By Max Jaeger
The two Navy destroyers that crashed in separate incidents this year — killing a total 17 sailors — were woefully behind on training certifications, according to a new report.
Crews on the USS Fitzgerald, which smacked into a merchant ship near Japan on June 17, was behind on 15 of 22 training certifications, including those for seamanship and communications, CNN reported, citing new Government Accountability Office data.
The USS John S. McCain plowed into an oil tankernear Singapore on Aug. 20, while seven of its 22 certifications were expired.
The boats are part of the Navy’s 7th Fleet — the branch’s first line of defense against North Korea.
The news comes on the heels of a damning report issued by the Navy’s Fleet Forces Command that blamed sailors’ incompetence for both deadly incidents.
Many of the boats’ credentials had lapsed nearly a year ago, and some were as much as two years outdated.
Cruise missile qualifications on the McCain were 28 months behind, and surface fire support training was derelict 26 months, CNN reported.
Connecticut Rep. Joe Courtney demanded the GAO data following the summer crashes.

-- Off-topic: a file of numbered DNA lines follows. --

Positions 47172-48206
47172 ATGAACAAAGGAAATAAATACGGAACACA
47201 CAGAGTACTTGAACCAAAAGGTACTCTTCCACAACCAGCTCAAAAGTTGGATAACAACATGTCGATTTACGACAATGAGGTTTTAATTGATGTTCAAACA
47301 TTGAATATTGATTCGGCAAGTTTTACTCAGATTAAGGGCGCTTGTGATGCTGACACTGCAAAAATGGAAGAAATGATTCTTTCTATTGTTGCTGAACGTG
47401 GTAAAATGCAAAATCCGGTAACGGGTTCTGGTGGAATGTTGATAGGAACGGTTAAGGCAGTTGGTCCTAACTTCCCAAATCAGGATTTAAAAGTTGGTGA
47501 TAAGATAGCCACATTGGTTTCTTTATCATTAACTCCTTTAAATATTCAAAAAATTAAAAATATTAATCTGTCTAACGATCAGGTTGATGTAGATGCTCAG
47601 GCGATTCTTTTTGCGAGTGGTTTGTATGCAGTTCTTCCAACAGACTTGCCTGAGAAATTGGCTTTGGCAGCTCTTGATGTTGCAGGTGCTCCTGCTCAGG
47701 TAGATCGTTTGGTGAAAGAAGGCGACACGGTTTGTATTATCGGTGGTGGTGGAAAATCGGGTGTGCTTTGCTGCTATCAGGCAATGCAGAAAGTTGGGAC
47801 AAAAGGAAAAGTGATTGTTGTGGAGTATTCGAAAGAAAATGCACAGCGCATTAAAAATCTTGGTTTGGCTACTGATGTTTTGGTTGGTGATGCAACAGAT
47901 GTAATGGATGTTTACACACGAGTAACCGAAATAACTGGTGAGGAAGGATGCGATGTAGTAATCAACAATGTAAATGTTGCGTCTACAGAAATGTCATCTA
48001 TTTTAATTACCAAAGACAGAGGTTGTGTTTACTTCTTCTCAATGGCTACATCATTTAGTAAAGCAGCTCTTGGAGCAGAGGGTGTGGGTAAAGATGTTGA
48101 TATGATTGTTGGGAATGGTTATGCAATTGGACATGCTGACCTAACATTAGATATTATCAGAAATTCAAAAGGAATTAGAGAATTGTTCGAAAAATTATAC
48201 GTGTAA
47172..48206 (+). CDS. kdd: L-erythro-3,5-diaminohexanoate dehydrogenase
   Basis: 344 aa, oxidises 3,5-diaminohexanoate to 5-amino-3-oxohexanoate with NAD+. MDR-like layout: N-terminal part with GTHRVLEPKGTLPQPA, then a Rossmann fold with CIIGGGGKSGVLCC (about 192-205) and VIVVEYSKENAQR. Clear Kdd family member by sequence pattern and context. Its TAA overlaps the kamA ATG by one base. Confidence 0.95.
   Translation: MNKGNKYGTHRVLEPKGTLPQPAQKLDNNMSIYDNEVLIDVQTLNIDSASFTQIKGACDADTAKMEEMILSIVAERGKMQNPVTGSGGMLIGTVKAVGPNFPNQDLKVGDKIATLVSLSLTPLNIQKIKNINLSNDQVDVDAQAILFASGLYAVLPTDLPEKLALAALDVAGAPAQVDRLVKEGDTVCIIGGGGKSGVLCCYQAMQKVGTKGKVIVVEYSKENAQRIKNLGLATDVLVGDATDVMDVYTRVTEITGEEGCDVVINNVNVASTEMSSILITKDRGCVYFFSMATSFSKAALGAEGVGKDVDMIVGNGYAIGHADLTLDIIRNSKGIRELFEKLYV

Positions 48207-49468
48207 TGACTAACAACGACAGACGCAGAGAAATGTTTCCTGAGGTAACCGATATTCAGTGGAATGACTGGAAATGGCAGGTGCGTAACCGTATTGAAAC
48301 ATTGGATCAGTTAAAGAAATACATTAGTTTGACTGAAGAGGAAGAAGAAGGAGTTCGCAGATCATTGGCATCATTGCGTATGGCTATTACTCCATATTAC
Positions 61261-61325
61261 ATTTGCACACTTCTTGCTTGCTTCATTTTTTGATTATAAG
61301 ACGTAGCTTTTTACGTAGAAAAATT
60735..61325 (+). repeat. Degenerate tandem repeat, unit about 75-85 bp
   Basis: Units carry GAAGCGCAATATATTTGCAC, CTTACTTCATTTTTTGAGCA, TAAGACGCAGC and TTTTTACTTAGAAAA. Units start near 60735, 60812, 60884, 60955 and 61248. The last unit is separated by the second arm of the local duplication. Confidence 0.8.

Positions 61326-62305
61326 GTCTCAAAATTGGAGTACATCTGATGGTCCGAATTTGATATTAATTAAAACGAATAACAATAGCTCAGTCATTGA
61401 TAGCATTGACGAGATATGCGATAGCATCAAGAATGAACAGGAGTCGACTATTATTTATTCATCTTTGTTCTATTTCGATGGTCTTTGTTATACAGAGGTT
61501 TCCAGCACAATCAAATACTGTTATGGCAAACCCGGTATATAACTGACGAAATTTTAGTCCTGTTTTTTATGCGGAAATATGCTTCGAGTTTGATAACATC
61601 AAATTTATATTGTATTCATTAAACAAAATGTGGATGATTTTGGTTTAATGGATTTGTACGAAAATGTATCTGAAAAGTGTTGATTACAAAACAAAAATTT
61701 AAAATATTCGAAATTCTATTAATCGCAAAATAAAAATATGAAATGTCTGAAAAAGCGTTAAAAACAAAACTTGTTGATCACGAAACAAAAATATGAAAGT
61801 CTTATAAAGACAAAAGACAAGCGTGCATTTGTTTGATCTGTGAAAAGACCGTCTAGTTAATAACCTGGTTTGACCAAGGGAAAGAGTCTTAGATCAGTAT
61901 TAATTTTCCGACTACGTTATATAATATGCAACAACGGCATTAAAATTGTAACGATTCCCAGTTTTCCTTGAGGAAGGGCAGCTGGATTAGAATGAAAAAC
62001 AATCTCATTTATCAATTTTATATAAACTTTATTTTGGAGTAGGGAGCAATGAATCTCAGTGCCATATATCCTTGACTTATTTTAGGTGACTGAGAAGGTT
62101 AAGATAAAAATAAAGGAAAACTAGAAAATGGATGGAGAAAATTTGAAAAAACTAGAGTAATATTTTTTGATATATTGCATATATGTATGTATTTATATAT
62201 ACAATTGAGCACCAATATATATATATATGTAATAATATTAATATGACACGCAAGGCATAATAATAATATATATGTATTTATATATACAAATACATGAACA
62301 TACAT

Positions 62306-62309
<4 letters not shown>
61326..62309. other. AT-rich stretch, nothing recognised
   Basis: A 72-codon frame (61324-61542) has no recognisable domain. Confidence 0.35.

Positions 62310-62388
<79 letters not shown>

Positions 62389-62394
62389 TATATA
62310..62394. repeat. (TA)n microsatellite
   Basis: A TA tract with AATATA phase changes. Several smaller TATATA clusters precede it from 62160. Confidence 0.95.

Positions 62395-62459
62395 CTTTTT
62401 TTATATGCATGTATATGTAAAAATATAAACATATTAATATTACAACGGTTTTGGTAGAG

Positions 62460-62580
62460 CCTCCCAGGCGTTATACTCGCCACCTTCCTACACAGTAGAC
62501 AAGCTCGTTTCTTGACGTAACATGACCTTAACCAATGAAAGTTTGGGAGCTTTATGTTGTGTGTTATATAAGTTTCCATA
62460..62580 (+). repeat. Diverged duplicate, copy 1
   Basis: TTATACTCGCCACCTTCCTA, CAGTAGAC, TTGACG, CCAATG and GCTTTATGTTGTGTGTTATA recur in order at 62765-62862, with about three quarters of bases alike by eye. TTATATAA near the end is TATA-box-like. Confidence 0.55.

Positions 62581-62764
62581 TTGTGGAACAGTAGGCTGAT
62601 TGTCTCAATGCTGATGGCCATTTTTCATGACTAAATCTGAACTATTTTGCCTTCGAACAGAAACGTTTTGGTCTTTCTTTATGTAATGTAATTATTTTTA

“This is not some temporary coincidence or confluence of a momentary event — that list describes a chronic issue,” he said. “I think it loops back to the fact that why are standards in the 7th Fleet not being maintained at the same level as other parts of the Navy in other parts of the world?”
The GAO report also found that ships based overseas such as the Fitzgerald and McCain, which have ports in Japan, tend to have poorer training records than boats that call US ports home.
The Navy disciplined two officers on the Fitzgerald and relieved former 7th Fleet commander Vice Adm. Joseph Aucoin of his post following the incidents.
https://nypost.com/2017/12/13/navy-destroyers-in-collisions-had-let-training-credentials-lapse/December 13th, 2017